Appendix D: Ship Construction, Dimensions and Service
Appendix E: Dimensions and Sizes of Materials for Building a Frigate of Forty-four Guns
Notes / Bibliography / Index

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Review / Comments:
Review at amazon by Bruce Trinque in 2003

In his preface to "Sailing Warships of the US Navy" author Donald Canney pays tribute to Howard Chapelle's "The History of the American Sailing Navy", but also notes the limitations of that classic work in its failure to meet the standards of modern historical research by inadequately documenting source citations and, sometimes, in poorly evaluating primary sources. Canney explains that he does not seek to replace, but to complement Chapelle's book with its meticulously executed ships' plans. And Canney well succeeds in this goal.

All of the ships built for the American navy before the era of steam are covered, most of them in considerable detail, showing the original lines plans where available (it should be noted that due to the age and physical condition of these plans, some lack clear detail). These are supplemented by paintings and, especially for the vessels built after the early 19th Century, photographs. Special attention is given to design and construction considerations, although the full career and ultimate fate of each vessel are summarized. Furthermore, in the course of discussing the individual ships, Canney develops a more general history of design trends and employment.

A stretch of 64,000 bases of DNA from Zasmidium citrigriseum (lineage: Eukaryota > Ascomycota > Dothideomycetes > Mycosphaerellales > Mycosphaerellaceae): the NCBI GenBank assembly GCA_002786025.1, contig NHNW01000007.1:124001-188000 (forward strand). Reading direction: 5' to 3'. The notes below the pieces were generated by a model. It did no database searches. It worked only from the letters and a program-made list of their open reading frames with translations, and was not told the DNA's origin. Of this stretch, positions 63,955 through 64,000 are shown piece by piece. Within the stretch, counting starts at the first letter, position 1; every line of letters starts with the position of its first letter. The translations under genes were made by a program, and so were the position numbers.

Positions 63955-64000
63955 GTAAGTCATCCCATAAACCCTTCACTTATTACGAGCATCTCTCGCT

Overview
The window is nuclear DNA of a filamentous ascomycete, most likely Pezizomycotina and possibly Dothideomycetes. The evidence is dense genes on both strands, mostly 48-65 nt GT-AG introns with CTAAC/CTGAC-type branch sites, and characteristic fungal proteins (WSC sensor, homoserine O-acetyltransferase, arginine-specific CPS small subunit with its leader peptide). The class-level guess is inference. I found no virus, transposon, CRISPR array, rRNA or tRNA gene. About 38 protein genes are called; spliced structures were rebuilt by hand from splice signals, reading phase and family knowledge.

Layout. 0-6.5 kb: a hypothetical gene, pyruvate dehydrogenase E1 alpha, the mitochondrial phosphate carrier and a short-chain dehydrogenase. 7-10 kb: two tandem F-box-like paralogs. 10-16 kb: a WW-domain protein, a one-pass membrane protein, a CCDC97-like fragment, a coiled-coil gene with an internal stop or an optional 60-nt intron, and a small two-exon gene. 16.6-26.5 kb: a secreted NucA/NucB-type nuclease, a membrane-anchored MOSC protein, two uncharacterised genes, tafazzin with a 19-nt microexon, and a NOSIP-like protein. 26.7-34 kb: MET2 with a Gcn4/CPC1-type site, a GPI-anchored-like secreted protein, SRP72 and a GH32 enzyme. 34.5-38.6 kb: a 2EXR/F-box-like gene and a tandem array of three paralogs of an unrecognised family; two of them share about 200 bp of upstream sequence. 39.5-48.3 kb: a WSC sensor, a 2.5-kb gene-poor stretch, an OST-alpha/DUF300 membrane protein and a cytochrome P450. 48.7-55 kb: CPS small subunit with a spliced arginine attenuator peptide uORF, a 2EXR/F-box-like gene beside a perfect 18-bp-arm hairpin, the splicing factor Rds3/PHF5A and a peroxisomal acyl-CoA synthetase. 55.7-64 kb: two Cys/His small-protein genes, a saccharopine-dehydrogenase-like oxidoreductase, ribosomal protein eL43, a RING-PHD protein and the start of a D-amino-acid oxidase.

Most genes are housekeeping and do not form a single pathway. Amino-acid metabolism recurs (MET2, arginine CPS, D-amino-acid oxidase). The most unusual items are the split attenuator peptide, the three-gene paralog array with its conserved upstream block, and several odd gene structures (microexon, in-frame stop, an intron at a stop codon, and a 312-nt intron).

While Paul Silverstone's "The Sailing Navy, 1775-1854" is a useful quick reference to the ships of this era, Canney's book provides a much greater in-depth look. "Sailing Warships of the US Navy" does not mean that Chapelle's history is obsolete, but you should make a space on the bookshelf next to it for Canney's volume.

Due to the fact, that this Review is saying everything - I can only add -> Highly recommended and better than the Chapelle !

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More Look Inside photos you can find in the following post


Staff member
Dec 25, 2017

Vienna, Austria
Second Part of Book Review:
by Donald L. Canney